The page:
While I often teach how to perform mental feats, especially over in the Mental Gym, it's also important to get an idea of how professionals present them.
In the past, you've seen how performers including Maths Busking and Dr. Arthur Benjamin. Today's post features some other professional performers of mental feats.
First, we have Anton Zellman, who has made a good long living as a trade show performers, using his mind to entertain and educate prospective clients.
Because it's one of my favorite mental challenges, check out his Day For Any Date video. Watch it once just to see the performance, then watch it again to pick up on the finer details. For example, note that he only gives dates in two recent years (1990 and 1991 in the video). I have no doubt he could handle many more years, but this limitation makes the feat current, quicker to do, and easier to verify using only the 2 calendars hanging behind him.
Also, notice that he teaches how to do the effect. He's not performing a magic trick, and he's not trying give the impression that he's superior to you. He's simply showing that the boundaries of the human mind are much bigger than we may think. The multiplication table analogy is a wonderful tool to get the idea across of how something that seems hard can quickly become much easier with practice.
Among Anton Zellman's other videos are ones on remembering names and memorizing lists. There are also other videos on Zellman's own website. Watch these, keeping in mind that he's working in an environment where you often have only seconds to attract and keep the attention of attendees. If you don't engage it, that's a potential lost sale.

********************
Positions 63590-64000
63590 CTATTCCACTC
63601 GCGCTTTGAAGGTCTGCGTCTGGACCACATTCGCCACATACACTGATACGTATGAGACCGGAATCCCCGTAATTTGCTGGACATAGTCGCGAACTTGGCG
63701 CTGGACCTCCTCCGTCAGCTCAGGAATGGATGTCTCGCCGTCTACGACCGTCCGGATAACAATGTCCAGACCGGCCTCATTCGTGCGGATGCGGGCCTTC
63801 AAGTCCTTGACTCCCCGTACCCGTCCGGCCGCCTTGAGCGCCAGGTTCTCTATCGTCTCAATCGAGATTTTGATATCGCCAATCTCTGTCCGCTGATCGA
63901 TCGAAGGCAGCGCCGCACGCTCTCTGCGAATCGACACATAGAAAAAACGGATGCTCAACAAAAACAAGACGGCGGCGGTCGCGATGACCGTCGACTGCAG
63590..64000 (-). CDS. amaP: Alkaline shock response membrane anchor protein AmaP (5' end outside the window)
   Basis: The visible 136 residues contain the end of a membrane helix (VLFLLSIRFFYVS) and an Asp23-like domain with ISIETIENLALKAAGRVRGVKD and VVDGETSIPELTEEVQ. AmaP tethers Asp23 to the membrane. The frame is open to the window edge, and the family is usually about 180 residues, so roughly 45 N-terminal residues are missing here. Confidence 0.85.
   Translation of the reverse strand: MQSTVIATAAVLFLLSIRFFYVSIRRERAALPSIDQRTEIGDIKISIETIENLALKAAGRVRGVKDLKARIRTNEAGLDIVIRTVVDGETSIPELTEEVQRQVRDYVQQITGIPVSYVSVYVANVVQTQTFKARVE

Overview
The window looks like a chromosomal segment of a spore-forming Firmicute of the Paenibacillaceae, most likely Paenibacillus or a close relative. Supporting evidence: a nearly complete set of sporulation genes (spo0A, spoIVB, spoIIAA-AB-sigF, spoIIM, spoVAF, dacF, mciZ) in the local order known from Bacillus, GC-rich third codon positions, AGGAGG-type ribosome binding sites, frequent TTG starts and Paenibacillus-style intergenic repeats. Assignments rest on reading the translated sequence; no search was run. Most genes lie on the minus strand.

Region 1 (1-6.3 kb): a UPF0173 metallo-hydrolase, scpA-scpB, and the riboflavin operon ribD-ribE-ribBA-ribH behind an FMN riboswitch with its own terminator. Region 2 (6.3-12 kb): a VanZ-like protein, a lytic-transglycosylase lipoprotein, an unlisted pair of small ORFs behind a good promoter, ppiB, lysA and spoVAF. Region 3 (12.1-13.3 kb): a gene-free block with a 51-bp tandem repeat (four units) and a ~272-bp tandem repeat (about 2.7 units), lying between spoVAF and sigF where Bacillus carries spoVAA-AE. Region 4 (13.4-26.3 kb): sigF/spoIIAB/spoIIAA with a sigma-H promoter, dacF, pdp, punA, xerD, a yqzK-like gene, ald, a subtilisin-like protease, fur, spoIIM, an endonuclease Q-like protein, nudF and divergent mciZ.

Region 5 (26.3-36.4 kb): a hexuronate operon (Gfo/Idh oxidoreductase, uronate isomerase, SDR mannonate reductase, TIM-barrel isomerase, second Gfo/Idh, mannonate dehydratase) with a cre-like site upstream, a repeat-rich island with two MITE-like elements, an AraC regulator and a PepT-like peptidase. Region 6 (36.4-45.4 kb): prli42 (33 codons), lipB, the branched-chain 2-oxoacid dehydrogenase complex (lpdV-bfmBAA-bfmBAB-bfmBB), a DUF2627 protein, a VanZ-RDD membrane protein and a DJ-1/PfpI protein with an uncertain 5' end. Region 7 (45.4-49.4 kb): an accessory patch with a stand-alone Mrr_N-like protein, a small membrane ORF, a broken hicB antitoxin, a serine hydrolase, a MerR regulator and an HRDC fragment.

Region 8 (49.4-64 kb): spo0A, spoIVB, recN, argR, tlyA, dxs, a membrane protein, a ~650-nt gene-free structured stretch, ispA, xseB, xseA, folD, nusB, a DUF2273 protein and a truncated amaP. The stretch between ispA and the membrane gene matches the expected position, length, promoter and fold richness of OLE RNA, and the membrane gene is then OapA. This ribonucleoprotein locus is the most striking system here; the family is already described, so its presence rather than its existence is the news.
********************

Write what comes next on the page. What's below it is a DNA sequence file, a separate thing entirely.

Scott Flansburg, also known as the Human Calculator, performs amazing mathematical feats for business meeting, schools, and, fortunately for us, the occasional TV appearance. Here's his appearance on a Discovery Channel program called More Than Human:
A few of the feats you see on there can be learned right here on Grey Matters, including the long division feat and the cube root feat.
Again, the attitude here is important. Just like with Anton Zellman, he's sharing, not showing off. Indeed, the most recent tweet (well, retweet) from Scott Flansburg at this writing says:
RT @haleymillsap: Work for a cause, not for applause. Live life 2 express, not 2 impress. Don't strive 2 make your presence noticed, mak ...— Scott Flansburg (@HumanCalculator) September 13, 2012
Now, in the video clip above, there is a large show-off component, because that's the nature of the show. Even in that clip, however, there's footage of him showing kids how they can do impressive feats on their own, such as adding a large column of 2-digit numbers in their head.
You can get a better idea of Scott Flansburg's performances in the video section of his site, as well as his YouTube channel.
Even if you don't do any of the specific feats shown in any of these videos, take the time to look through and enjoy them. Also, step back and examine just how the audience is brought into the performance and engaged. Often, the tips you discover in this way can help boost the performance of a wide variety of feats.